It’s Labor Day weekend in the states so this week I decided to phone in my article by ranking almost every dual land cycle. I say almost because I may have missed some. I also included a bunch of reprints as well and brought the total to an even 35. The list is in order from 1 – 35 instead of counting down. Why? Because you all know that #1 is the original dual lands and #2 is the Ravnica dual lands. So we can get those out of the way early and then you can find out which sets had absolutely terrible dual land options. Here we go!

1 – 10: The Best Dual Lands Ever

1. The Original Dual Lands

I considered trolling you all with the Vintage Master’s image but decided none of you deserved it.

2. Ravnica Shocks the World

You have no idea how real the hype was when this card was spoiled.

3. Onslaught Makes Fetch Happen

I think I literally tore apart all my Mirage fetches when these were printed.

4. Ice Age Brings the Pain

God bless whomever hired the Foglio’s to do art for Magic

5. Scars of Mirrodin’s Turn Three Lands

There was some skepticism whether these would be good which was quickly laid to rest.

6. Apocalypse Finishes the Pain Land Cycle

I opened this at the first prerelease I ever played in. #oldschool

7. Mirage Tries to Make Fetch Happen

Again, very tempting to go with Vintage Masters, but it’s a holiday so I’ll be nice.

8. Zendikar Finishes the Fetch Land Cycle

Seriously, how have these never been reprinted? I’m hoping for “From the Vault: Three Copies of Each Zendikar Fetch for $300” coming out next fall.

9. Ravnica Block’s Karoo Lands

Playing with these for the first time was like learning just how powerful the Death Star’s main cannon really was.

10. Shadowmoor’s Filter Lands

These are great except when your opening hand has three of them and no other lands.

11 – 20: Budget and Casual Dual Lands

11. Worldwake’s Creature Lands

This is the highest ranked set of dual lands that always comes into play tapped, and for a good reason, they kick a ton of ass.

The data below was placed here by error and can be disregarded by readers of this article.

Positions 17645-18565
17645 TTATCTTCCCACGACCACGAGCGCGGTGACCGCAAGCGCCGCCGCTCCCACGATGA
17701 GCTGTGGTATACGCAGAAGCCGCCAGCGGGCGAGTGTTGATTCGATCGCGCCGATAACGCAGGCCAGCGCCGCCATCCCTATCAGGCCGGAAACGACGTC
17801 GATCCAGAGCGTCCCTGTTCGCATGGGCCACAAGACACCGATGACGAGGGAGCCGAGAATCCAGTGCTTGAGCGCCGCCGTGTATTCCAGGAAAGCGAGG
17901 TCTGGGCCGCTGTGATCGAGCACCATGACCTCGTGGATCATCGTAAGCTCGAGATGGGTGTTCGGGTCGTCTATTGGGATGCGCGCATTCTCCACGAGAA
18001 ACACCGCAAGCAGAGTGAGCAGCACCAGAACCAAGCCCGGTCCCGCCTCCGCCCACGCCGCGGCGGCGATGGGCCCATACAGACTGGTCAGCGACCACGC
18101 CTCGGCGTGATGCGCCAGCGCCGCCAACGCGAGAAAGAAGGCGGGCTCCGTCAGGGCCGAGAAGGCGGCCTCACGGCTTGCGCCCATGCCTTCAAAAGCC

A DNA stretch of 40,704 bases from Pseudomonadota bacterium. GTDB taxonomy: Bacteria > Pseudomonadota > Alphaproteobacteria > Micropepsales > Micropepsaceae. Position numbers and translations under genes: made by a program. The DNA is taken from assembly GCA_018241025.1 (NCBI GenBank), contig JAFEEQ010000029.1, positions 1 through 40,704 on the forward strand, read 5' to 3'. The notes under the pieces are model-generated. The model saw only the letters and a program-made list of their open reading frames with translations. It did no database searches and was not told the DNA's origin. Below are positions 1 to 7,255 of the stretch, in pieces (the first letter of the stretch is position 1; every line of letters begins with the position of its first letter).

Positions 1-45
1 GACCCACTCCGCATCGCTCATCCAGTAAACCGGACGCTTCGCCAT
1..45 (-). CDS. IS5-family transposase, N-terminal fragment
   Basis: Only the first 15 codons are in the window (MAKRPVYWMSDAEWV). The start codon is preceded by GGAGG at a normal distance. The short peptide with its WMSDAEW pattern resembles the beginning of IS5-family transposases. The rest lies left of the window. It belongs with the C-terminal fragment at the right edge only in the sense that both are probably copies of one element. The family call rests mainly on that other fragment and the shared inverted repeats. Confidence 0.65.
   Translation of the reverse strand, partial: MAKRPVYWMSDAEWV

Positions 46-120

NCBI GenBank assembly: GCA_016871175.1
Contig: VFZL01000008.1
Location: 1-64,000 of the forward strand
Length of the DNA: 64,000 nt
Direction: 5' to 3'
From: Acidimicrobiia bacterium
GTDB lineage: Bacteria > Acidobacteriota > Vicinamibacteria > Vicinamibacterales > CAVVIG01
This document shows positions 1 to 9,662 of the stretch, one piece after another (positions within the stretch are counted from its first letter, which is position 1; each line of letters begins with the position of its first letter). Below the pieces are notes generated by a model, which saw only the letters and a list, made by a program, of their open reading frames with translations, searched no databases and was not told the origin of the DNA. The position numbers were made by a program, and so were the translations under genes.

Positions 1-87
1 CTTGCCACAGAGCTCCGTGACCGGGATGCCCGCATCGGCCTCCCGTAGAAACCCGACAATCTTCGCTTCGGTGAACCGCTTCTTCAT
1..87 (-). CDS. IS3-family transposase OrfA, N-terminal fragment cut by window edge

12. Battle for Zendikar’s Tango Lands

Yes these were just previewed and yes they’re this high on the list. Do you see the words “Swamp Mountain” above?

13. Return to Ravnica’s Shocking Return

Everyone knew these were coming back, but it was still very exciting to see them in action again.

14. Theros Block’s Scry Lands

The next highest set that comes into play tapped is at #23. Scry 1 turns out to be well worth the cost of board development.

15. Khans of Tarkir Modernizes the Onslaught Fetches

These were supposed to bring down the price of Zendikar fetches by becoming Modern legal. YOU WERE SUPPOSED TO BRING BALANCE TO THE FORCE!

16. Future Sight’s Futuristic Dual Lands

I really wish that the new Battle for Zendikar Expeditions used this frame instead of the crappy “full-art” frame they’re going to be using.

17. Lorwyn’s Tribal Dual Lands

First pick in tribal cube. Last pick everywhere else.

18. Magic 2015 and Origins Reprint the Pain Lands

This cycle seems so fundamental that it’s surprising it gets reprinted so infrequently.

19. The Magic 2010 – 2014 Dual Lands

Watching the value of these plummet as they were printed in five straight core sets was hilarious.

20. Innistrad Completes the Magic 2010 Cycle

I was genuinely surprised when these never made it to the core set. I hope one day the entire 10-card cycle will get reprinted with full-art frames (said no one ever)